With the sky above Grace Point Camp near Spring City once again sunny and clear Monday afternoon — the Great American Eclipse's descent into darkness having pretty much exceeded all the hype and expectations during its run of 2 minutes and 39 seconds — my 10-year-old daughter Ella Beth looked at me and said, "Daddy, that was the fastest two minutes ever."
And it certainly seemed to fly by, as too many once-in-a-lifetime moments do. But it apparently was way too slow for Alabama football coach Nick Saban to slightly alter his Monday practice plans for his Crimson Tide players to catch an event 99 years in the making.
"That's not something that I'm really that focused on right now," he said following a Saturday scrimmage. "I watch The Weather Channel every day. They're already saying what it's going to look like in every city in America. So what's going to be significant?"
OK, so everyone and anyone who criticizes Saban these days does so at their own peril. Bama has won four of the last eight national championships under the coach's stern (some might say crabby bordering on insufferable) personality and eagle eye for detail. After all, no matter how much or little Bama's players saw of the solar eclipse Monday afternoon, they arrived at Bryant-Denny Stadium as the nation's No. 1 team in the Associated Press preseason poll, the program's fourth such honor since Saban took over the program before the 2007 season.
In fact, pretty much the only milestone Saban has yet to achieve at the Capstone is having a team go wire-to-wire at No. 1, since his three previous preseason No. 1 squads — 2010, 2013 and 2016 — all failed to bring home their sport's ultimate prize.
So even if 2 minutes and 39 seconds doesn't seem like much, in Saban's Swiss watch world maybe that's too much time to waste on something as trivial as a solar eclipse that everybody — even his former players — can expect to view again in 2044.
Besides, it's not as if the Bama boss is the only one out there who thought the eclipse was a waste of time.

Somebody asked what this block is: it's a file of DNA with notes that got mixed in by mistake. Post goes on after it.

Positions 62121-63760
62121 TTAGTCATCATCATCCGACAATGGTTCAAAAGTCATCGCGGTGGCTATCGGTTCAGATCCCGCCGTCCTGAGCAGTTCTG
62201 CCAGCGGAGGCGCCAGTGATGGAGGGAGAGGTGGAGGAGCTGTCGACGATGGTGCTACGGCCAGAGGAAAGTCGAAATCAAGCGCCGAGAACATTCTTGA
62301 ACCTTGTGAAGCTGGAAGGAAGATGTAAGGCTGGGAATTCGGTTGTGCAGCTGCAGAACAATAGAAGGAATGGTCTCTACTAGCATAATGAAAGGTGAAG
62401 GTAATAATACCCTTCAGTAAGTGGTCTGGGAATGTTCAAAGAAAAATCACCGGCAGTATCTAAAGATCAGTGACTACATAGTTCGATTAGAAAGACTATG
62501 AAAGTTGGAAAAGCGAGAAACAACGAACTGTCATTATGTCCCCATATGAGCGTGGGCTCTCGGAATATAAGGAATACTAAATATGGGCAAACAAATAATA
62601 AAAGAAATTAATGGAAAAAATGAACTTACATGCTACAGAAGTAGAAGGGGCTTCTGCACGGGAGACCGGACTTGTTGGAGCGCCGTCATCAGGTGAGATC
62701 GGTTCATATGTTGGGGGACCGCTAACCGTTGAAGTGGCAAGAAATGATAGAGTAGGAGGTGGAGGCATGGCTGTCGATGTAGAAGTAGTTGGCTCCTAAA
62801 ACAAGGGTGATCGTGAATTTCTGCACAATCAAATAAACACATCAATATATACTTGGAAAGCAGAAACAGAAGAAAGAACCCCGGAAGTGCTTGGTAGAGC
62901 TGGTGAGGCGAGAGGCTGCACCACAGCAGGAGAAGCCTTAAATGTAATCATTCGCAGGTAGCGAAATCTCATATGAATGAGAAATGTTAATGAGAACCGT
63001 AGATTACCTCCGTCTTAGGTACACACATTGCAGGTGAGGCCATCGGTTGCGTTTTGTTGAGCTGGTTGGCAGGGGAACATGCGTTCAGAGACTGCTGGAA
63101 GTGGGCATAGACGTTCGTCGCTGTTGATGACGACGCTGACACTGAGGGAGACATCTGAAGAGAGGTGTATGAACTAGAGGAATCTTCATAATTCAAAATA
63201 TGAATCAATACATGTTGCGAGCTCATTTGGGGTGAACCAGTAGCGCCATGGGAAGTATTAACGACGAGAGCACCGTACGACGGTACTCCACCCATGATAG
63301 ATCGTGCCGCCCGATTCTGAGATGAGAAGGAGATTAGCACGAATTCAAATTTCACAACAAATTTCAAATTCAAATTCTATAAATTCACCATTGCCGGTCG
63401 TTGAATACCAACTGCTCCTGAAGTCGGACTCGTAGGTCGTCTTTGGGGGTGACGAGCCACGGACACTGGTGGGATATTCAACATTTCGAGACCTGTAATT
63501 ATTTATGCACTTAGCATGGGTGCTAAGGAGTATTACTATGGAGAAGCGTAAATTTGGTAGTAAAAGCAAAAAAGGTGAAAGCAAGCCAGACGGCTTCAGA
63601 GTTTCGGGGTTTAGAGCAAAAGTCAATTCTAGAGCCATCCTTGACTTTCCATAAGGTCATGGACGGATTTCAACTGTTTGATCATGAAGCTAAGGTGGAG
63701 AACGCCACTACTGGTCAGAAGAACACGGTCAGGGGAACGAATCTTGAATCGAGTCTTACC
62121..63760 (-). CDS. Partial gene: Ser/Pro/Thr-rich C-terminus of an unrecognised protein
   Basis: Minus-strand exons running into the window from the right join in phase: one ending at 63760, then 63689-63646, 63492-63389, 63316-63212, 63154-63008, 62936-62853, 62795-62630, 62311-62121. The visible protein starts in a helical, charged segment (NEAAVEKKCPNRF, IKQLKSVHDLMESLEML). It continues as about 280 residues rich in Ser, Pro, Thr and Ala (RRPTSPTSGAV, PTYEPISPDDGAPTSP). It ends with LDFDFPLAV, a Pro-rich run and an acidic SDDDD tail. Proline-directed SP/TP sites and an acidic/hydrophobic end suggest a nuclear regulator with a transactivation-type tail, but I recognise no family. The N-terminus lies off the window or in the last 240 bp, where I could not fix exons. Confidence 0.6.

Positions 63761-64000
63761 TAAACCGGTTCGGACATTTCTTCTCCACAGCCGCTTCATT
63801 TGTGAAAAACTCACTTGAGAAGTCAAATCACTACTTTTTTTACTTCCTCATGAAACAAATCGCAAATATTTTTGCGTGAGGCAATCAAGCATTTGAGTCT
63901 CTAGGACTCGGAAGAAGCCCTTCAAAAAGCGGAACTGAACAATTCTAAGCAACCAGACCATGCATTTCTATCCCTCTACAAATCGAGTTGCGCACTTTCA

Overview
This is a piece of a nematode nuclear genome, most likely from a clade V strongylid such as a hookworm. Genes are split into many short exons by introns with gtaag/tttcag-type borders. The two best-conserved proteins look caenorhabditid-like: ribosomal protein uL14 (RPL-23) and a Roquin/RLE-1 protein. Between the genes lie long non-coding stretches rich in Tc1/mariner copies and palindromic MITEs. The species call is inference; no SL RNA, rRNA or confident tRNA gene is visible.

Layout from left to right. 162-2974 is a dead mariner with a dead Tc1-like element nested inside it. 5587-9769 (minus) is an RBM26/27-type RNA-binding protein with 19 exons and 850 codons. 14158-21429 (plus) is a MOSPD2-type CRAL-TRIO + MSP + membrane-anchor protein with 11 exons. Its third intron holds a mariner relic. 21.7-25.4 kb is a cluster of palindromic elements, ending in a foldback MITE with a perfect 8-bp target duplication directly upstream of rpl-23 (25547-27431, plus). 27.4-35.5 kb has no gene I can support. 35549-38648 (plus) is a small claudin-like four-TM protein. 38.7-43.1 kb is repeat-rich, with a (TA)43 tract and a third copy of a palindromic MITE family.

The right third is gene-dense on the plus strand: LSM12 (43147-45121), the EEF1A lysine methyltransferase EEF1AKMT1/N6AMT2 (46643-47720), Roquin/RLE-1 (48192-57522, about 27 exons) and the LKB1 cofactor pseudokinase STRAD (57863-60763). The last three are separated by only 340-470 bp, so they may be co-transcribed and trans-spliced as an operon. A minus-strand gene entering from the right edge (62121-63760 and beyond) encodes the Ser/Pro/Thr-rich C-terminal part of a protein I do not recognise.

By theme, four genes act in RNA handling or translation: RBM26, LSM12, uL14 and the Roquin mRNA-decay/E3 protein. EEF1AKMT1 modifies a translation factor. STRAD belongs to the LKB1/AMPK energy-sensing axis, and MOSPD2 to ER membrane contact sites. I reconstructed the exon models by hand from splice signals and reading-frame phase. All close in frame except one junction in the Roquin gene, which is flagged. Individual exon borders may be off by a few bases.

As this newspaper's David Cobb reports today in his Tennessee football notes package, Volunteers coach Butch Jones wasn't all that fired up about the eclipse, either.
"I'm more excited about preparing this football team," Jones said Monday morning, less than three hours before the moon would momentarily block out the sun.
Though he did schedule Monday's practice around the eclipse, supposedly to allow the players a chance to watch it if they wished, he didn't exactly embrace the idea.
"We need to get in the weight room and be stronger and review this (Monday morning practice) video," he said.
Sadly, as one former SEC coach with a championship resume once told me, some of that coaching tunnel vision is almost understandable.
For instance, he once pointed out, let Tennessee later lose to Bama with fans on both sides knowing that Saban didn't alter practice for the eclipse while Jones did, and a small but vocal segment of those zealots on each side will point with pride or poison that one coach is always focused on winning and one isn't.
It's crazy. And the more well-rounded among us might argue that winning isn't only about putting up the highest number on the scoreboard on Saturday afternoon. Winning could be leaving college a more informed person of varied interests than when you arrived.
No matter what the lunatic fringe thinks, taking 10 minutes out of one day to watch something as stunning, if not downright spiritual, as Monday's eclipse shouldn't have the slightest impact on a football game that's 12 days to two weeks in the future.
And because of that — though the two-minute drill is much more closely associated with the NFL — the Great American Eclipse was one two-minute (and 30-something-second) drill that both Jones and Saban should have embraced rather than erased.
For more concrete proof, just soak in this story from the close of the Tennessee Titans' Monday practice, which featured piped-in music — including Bruce Springsteen's "Dancing in the Dark" and Corey Hart's "Sunglasses at Night" — as players lounged on the field wearing their eclipse glasses.
Said cornerback Adoree' Jackson of that experience: "It was one of those moments where everybody can forget the problems that they have going on, come together and have fun. That's once in a lifetime. It was special."
But only for those fortunate souls whose coaches believe their players are more important than their process.
Contact Mark Wiedmer at firstname.lastname@example.org.